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LBSM Compression Garment Guide

The Circulatory System and Venous Insufficiency

The circulatory system comprises of the heart, arteries, veins and capillaries. Arteries carry blood away from the heart to body tissue (organs, skin, muscles etc.). Oxygen passes from the circulatory system to body tissue via capillaries.

Capillary

Waste products from body tissue (such as lactic acid) simultaneously passes back into capillaries and then back to the heart via the venous (vein) system.

While both are classified as blood vessels, arteries and veins have a very different composition. Arteries are tough muscular tubes which contract (pulsate) and can push blood along the circulatory system. Veins, on the other hand, are thin and do not pulsate. They rely on muscle contraction, an internal one-way valvular system and gravity to get blood back to the heart.

contraction of muscles on venous

Veins that return blood from the peripheries (e.g., calf, arm) therefore have to work extra hard against gravity, putting pressure on the valves.

vein artery GIFF

If our muscle groups (particularly in the calves) are unable to support the venous system, back flow occurs with increased pressure damaging the one-way valve system. This can ultimately make the valves incompetent leading to varicose veins and venous insufficiency.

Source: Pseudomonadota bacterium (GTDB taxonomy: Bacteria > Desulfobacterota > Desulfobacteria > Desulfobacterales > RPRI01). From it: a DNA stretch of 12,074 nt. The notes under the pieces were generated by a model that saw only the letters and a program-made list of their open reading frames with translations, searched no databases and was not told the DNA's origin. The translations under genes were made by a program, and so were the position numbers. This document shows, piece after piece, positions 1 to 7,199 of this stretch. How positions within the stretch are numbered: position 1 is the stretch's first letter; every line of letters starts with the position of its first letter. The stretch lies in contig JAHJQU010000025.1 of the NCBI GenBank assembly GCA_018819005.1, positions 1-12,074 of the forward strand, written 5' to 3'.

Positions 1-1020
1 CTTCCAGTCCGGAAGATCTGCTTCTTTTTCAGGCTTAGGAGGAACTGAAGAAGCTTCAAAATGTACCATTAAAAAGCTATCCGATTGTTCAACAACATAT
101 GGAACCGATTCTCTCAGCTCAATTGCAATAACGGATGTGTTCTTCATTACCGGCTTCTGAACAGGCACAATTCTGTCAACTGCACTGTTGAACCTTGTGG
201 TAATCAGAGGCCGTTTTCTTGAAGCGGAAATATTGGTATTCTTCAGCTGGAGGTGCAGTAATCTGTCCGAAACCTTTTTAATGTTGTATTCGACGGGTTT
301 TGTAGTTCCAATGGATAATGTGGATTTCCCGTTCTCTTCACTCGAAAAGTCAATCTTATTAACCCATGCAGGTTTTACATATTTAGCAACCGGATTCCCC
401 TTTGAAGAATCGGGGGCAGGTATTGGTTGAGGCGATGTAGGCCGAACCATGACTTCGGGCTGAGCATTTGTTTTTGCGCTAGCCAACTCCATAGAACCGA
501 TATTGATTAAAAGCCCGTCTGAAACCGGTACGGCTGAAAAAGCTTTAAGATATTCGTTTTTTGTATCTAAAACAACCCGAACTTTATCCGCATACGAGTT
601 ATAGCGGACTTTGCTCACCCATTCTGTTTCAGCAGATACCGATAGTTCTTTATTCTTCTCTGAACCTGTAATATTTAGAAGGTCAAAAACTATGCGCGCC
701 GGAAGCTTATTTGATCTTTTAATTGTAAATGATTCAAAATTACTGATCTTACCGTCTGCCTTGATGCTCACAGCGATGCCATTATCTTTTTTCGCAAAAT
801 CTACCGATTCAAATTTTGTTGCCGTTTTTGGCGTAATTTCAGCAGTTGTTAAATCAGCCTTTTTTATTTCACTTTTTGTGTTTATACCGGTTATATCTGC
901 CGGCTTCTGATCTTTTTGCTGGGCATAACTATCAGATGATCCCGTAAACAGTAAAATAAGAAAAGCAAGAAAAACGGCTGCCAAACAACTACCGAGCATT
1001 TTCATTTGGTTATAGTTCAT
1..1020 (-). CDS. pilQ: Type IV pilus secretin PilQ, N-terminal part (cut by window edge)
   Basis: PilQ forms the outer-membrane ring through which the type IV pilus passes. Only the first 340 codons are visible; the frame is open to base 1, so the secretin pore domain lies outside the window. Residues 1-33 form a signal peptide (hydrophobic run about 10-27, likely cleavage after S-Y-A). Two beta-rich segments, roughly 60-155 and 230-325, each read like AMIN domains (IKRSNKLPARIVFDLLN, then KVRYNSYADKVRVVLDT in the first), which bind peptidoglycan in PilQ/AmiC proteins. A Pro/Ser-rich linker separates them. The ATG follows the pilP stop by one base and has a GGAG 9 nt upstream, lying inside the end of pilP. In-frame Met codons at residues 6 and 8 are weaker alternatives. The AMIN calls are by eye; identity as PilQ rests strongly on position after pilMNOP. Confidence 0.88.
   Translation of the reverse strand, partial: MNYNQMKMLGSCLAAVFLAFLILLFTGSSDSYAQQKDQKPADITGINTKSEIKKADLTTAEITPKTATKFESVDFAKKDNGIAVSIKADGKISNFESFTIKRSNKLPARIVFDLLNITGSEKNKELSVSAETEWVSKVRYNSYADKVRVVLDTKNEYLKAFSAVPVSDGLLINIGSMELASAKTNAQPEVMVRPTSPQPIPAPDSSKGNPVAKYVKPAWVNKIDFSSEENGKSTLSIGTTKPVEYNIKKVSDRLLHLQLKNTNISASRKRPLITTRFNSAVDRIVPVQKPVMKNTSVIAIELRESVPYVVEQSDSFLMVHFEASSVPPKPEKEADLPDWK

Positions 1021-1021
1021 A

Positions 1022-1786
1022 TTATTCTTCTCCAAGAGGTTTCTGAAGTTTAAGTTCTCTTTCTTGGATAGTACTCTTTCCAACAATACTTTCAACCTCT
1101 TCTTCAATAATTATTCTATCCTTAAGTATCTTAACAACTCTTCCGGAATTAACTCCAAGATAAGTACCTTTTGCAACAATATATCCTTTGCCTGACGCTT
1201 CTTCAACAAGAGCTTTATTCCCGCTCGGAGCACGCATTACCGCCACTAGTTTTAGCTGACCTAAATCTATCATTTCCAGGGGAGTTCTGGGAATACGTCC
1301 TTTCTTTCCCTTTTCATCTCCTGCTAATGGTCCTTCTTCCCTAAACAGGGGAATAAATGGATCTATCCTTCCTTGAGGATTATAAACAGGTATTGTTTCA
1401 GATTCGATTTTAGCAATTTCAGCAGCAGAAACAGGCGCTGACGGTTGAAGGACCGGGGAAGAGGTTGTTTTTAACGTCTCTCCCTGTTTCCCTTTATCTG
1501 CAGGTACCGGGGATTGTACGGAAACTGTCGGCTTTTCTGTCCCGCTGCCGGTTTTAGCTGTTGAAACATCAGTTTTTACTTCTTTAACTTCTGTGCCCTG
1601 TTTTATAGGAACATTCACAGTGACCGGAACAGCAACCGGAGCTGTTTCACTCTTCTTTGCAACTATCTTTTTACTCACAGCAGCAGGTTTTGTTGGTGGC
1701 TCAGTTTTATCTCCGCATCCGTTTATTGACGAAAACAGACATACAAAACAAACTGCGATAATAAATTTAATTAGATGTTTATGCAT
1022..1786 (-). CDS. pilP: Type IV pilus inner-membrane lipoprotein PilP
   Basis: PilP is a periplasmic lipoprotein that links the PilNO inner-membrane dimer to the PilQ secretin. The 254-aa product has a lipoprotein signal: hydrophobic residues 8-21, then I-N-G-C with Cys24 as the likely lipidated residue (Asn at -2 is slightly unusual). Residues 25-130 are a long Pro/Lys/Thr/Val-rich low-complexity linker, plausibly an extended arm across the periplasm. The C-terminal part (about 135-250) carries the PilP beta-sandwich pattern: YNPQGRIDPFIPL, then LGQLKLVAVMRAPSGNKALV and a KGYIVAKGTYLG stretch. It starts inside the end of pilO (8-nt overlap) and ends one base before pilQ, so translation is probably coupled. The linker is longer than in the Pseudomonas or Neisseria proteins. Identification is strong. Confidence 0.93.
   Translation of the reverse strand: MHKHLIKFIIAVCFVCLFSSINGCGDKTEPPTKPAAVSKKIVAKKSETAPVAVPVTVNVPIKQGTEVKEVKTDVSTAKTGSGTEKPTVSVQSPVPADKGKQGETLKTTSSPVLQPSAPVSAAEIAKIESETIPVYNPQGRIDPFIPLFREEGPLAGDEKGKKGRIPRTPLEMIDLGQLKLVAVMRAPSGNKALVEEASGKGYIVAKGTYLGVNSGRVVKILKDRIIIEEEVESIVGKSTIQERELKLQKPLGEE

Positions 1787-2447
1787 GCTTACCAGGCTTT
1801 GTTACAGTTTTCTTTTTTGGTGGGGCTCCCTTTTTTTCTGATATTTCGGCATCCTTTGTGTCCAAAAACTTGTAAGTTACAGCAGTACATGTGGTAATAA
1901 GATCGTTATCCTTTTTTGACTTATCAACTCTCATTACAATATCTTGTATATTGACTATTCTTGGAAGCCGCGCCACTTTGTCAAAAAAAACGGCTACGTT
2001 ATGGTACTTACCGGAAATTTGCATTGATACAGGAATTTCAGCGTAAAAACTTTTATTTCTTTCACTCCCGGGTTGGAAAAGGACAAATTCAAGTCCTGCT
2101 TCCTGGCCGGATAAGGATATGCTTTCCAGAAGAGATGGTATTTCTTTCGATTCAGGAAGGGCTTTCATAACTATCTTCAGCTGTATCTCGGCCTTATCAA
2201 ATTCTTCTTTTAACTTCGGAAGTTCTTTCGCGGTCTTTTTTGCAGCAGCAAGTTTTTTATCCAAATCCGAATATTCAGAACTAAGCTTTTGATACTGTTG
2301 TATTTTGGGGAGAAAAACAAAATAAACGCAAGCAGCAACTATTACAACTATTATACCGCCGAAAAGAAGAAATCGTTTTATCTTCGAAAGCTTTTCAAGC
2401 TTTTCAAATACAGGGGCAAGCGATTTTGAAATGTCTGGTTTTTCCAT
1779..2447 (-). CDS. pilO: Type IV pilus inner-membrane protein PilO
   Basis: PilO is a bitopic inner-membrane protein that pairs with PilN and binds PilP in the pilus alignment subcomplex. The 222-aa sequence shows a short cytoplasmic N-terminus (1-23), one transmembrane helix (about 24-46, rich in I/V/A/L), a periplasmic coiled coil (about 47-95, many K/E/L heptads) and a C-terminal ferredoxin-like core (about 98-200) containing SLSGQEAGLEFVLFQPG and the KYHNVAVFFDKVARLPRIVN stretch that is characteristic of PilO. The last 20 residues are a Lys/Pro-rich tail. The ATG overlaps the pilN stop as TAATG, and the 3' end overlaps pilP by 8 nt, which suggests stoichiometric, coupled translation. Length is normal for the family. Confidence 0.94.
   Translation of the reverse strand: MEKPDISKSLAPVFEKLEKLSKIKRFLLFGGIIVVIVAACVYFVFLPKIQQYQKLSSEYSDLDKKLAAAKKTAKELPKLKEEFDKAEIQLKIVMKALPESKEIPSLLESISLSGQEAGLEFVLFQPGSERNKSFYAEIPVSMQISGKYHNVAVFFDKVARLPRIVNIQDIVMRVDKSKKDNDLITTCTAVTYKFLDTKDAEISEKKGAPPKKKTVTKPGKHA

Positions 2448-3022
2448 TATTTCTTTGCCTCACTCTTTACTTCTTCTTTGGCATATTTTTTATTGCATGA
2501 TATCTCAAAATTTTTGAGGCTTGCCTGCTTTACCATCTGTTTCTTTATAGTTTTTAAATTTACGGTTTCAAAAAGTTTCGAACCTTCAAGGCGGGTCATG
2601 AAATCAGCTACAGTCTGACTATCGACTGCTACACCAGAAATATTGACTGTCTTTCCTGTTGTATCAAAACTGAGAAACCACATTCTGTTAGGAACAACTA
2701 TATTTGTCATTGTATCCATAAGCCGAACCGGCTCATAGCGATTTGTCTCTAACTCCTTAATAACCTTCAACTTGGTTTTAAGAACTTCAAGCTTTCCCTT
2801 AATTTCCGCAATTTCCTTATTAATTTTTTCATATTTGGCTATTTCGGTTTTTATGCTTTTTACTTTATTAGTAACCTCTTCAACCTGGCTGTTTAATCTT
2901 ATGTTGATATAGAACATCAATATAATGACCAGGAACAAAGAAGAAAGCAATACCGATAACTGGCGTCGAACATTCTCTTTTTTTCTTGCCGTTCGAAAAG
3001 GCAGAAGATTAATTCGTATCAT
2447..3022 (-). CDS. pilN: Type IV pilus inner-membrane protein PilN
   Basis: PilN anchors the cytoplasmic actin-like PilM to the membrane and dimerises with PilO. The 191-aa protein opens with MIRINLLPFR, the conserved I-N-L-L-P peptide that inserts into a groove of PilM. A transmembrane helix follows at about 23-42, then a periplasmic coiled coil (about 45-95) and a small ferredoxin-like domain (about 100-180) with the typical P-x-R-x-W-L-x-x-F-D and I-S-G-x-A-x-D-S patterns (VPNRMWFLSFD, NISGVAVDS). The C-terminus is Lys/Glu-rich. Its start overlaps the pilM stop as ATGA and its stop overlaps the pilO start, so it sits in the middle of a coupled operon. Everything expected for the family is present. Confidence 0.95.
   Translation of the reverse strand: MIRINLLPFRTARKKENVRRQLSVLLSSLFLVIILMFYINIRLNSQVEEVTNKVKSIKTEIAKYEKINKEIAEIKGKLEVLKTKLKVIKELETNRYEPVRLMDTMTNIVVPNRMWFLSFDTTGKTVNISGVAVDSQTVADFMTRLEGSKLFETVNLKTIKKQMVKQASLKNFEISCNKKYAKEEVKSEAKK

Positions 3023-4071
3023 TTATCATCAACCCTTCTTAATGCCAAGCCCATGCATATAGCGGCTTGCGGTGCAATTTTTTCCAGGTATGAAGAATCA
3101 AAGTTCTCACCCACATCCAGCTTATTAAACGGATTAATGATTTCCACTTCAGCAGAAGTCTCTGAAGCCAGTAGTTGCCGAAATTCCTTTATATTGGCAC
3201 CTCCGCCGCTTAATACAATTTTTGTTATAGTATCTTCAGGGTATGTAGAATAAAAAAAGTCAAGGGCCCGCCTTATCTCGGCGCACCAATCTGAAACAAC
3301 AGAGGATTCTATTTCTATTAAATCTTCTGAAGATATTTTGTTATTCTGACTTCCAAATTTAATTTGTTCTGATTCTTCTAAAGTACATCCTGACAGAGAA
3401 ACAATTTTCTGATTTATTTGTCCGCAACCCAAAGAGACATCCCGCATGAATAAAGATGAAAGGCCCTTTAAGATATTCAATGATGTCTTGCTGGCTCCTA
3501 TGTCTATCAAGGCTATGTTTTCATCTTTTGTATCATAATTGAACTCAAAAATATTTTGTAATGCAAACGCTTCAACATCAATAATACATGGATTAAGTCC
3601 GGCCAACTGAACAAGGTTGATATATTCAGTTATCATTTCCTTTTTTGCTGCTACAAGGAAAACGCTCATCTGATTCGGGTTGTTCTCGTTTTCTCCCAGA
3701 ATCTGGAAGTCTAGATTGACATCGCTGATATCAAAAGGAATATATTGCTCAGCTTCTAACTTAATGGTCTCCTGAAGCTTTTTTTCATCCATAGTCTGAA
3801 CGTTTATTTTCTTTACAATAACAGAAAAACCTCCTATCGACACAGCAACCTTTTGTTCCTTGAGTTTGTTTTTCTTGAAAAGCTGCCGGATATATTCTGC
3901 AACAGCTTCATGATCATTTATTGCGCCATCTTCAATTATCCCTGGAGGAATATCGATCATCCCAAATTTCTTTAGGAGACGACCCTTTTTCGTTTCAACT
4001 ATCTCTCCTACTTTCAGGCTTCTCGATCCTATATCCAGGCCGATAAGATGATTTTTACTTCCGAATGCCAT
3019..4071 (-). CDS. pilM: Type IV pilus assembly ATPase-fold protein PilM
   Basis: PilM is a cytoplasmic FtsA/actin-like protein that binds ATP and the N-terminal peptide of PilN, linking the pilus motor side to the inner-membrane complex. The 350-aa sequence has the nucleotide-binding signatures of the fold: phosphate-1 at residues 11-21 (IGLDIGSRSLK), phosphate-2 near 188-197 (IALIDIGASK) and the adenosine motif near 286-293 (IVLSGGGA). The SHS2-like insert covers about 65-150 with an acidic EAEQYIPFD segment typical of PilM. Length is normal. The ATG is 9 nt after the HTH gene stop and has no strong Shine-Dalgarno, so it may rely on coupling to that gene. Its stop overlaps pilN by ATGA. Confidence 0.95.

incompetent valves

Long standing venous insufficiency often leads to swelling in the limbs and skin breakdown.

High back flow pressure is not the only reason why veins fail. There are a host of other medical conditions that can produce the same negative outcome as venous insufficiency.

Compression Garments

Compression garments, aim to aid and mimic muscular contraction, assisting veins in the return of blood back to the heart from our extremities. They can be useful adjuncts to enhance our athletic performance and recovery, whether that be a morning walk or when playing sport. They can also be used in the treatment of various medical conditions under the supervision of your doctor. With lots of options available, finding the correct garment to suit your needs can be a challenge. It is, however, important if maximal benefits are to be obtained.

compression garment guide

This LBSM Compression Garment Guide has been designed to make it easy for you to select the correct garment to suit your medical, fitness or performance needs. We have selected some of the best, tried and tested products that have been backed by scientific and medical research. All of our garments are prescribed by our doctors and have been used by our patients. Some of these products are also used at elite level in sport and are highly recommended.

Why do I need a compression garment?

There are 5 main reasons to wear a compression garment:

Performance benefit. Users are looking to enhance their speed and endurance whilst keeping fit or playing sport.

Recovery benefit. Users are looking to enhance their recovery after exercise to get back to sport quicker and even reduce the risk of injury.

Medical use and prescription. Users have been advised to wear a compression garment (usually prescribed to them) for certain medical conditions such as poor circulation, thrombosis, varicose veins and lymphoedema. They may also be used in the post-operative period to help recovery and/or prevent complications.